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The Times production deadline fell before polls closed this week, so I'll look to the past and future.
First: Basketball, specifically the little-noticed sport of women's basketball at the University of Arkansas. Six members of the women's team created a statewide furor last week by quietly kneeling and linking arms during the playing of the National Anthem before a crowd of 1,200. They joined a national movement about police treatment of black people. One team member stood erect, hand over heart, but extended another hand to a kneeling teammate.
The fury hasn't abated.
I stand for the National Anthem. I understand those who think there are better ways to make a point. But I have less patience with those who insist that differences of opinion must be reduced to contests, with punishment for losers.
Vituperation of the players was the unsurprising dominant response. In a state in which only about one in every seven is black, there's a lack of understanding of what it means to be black — in school, driving or just walking down the street.
There were calls to revoke the players' scholarships. Some wanted to fire Coach Jimmy Dykes and Athletic Director Jeff Long for defending the players' First Amendment right to free speech at a public institution. Republican Reps. Kim Hammer and Laurie Rushing and Sen. Alan Clark called for financial punishment of the UA for allowing the demonstration.
Jimmy Dykes stood 10 feet tall. His players have "strong, well-informed, educated opinions based on their real-life experiences, their real-life emotions. I am very, very proud of them. They know I have their back 100 percent. Because we do live in a country that is the land of the free and the home of the brave." He added that he'd stand for the National Anthem and wished others would, too. But he gets it.
We had an election Tuesday in which Donald Trump, an admirer of authoritarian leaders around the world, at least came close to winning the presidency. (God forbid that he did.) His followers beat a protester at a rally. He and his campaign rejected the findings of the Justice Department, FBI and multiple congressional investigations to insist, while offering no evidence, that Hillary Clinton was a law-breaker and should be jailed. There's a Republican movement afoot to prevent a President Hillary Clinton from filling any openings on the U.S. Supreme Court. They also want to build walls and reject immigrants fleeing war.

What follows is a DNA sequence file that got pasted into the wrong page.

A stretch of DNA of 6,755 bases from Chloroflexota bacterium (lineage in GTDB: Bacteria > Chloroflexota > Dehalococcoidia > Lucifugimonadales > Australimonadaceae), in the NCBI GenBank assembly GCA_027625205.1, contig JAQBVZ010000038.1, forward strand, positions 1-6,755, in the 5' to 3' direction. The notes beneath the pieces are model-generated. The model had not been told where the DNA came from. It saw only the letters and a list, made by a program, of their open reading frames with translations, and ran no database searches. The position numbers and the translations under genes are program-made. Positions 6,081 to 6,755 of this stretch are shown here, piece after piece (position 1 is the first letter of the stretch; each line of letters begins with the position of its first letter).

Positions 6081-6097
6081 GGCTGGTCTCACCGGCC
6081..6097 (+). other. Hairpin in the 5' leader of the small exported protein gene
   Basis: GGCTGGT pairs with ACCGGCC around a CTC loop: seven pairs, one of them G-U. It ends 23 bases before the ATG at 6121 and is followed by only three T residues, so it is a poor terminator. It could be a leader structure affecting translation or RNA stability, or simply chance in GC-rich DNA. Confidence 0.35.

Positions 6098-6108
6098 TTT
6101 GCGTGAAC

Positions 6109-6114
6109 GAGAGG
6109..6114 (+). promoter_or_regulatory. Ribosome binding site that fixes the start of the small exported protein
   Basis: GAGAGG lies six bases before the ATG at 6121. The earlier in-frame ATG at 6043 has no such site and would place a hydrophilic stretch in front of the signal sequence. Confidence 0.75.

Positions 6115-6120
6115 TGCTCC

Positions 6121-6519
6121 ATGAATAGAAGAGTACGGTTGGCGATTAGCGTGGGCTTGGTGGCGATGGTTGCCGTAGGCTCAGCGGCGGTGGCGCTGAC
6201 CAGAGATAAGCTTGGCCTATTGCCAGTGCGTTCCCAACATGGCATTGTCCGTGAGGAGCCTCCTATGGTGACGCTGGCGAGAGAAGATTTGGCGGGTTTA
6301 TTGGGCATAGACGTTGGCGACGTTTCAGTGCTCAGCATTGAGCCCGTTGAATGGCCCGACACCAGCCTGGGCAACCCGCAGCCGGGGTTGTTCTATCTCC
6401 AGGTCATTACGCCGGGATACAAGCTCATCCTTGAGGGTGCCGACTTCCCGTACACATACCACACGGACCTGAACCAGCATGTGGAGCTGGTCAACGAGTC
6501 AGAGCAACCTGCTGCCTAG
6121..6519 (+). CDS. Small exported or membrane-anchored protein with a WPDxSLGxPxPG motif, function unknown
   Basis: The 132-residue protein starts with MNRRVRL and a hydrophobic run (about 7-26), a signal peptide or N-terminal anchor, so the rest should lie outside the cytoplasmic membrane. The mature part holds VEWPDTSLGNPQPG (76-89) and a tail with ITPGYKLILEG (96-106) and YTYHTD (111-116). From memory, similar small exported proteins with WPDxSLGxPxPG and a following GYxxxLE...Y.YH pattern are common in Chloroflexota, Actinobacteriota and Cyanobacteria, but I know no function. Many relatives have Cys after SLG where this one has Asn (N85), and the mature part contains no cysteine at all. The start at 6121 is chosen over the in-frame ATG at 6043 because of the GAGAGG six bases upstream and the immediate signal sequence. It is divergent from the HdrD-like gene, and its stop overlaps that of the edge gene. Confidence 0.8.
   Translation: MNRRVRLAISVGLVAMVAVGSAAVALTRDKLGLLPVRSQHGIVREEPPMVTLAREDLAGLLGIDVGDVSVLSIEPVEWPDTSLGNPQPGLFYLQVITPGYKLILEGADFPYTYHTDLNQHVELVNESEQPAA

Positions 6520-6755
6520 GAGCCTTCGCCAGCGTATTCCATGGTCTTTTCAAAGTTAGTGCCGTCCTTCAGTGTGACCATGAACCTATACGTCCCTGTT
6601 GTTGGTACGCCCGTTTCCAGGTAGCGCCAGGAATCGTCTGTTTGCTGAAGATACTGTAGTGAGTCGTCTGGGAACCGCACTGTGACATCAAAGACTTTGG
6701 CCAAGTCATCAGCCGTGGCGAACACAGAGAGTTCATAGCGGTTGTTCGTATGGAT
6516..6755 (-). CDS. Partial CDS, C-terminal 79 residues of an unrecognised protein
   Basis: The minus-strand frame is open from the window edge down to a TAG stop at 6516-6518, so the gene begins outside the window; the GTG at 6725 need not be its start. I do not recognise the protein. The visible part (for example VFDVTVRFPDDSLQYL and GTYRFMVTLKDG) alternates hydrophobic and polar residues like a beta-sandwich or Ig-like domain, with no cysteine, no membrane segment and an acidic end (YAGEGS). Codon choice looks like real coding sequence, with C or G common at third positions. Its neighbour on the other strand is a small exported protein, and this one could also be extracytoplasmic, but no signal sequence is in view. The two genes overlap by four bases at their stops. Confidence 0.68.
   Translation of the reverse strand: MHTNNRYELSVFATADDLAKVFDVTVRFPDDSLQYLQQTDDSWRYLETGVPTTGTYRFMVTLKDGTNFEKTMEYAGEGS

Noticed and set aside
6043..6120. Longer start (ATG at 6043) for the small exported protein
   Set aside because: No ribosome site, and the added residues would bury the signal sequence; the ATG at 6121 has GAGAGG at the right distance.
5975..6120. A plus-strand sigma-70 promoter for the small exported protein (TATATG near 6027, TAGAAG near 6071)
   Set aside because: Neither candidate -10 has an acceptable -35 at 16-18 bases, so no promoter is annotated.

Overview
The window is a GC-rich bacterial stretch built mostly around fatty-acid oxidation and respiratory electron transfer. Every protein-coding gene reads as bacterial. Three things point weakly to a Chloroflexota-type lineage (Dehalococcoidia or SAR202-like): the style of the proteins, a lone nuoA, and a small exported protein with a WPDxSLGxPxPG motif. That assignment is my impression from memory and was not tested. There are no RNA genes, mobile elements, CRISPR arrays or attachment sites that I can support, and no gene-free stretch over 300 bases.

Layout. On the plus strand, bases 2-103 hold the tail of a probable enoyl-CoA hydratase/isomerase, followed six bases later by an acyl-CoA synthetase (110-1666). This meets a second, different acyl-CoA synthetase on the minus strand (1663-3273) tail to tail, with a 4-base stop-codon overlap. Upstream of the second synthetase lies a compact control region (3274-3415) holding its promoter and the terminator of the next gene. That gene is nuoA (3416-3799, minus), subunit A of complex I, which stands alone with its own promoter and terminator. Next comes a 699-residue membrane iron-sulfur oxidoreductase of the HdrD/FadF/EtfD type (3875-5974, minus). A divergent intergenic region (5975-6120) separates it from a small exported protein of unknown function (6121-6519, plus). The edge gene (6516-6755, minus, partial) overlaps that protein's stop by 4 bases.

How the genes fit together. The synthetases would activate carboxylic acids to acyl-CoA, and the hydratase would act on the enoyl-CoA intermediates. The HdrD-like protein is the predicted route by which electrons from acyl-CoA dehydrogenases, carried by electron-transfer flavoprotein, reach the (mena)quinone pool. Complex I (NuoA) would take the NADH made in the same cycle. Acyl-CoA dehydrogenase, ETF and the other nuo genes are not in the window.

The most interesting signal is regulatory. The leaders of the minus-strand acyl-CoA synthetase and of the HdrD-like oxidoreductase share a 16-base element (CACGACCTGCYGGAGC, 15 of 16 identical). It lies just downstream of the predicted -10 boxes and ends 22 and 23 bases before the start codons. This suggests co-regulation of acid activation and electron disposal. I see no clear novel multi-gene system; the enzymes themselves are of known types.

Is the future of either a Trump or Clinton presidency a nation of warring camps? Arkansas has entered that realm. It is not possible for our U.S. Sens. Tom Cotton and John Boozman to see a redeeming quality in Barack Obama, though the majority of the American people do. Democrats in state government have been relegated to useful-stooge status. The Republican powers aren't content with marginalizing dissenters, they want to punish them — take money away from maternal health care if it's provided by Planned Parenthood; erect legal protection for discrimination against LGBT people; abolish a majority black Little Rock school board and fire a competent school leader because they were not politically correct in blood-red Arkansas.
Can we get along? Hillary Clinton had a record for doing so in the U.S. Senate. But her pragmatism and political shape-shifting were a part of the Bernie Sanders movement (lefties can be intolerant, too). Still, a new study shows that women legislators are more successful at passing legislation than men.
So maybe, if Tuesday did bring a Hillary Clinton presidency, even the promised eternal investigation by Republican firebrands doesn't necessarily mean she won't find a way to get along. But where the Trump movement is hottest — and that would include Arkansas — I'm pessimistic. See the Razorback women's basketball team.
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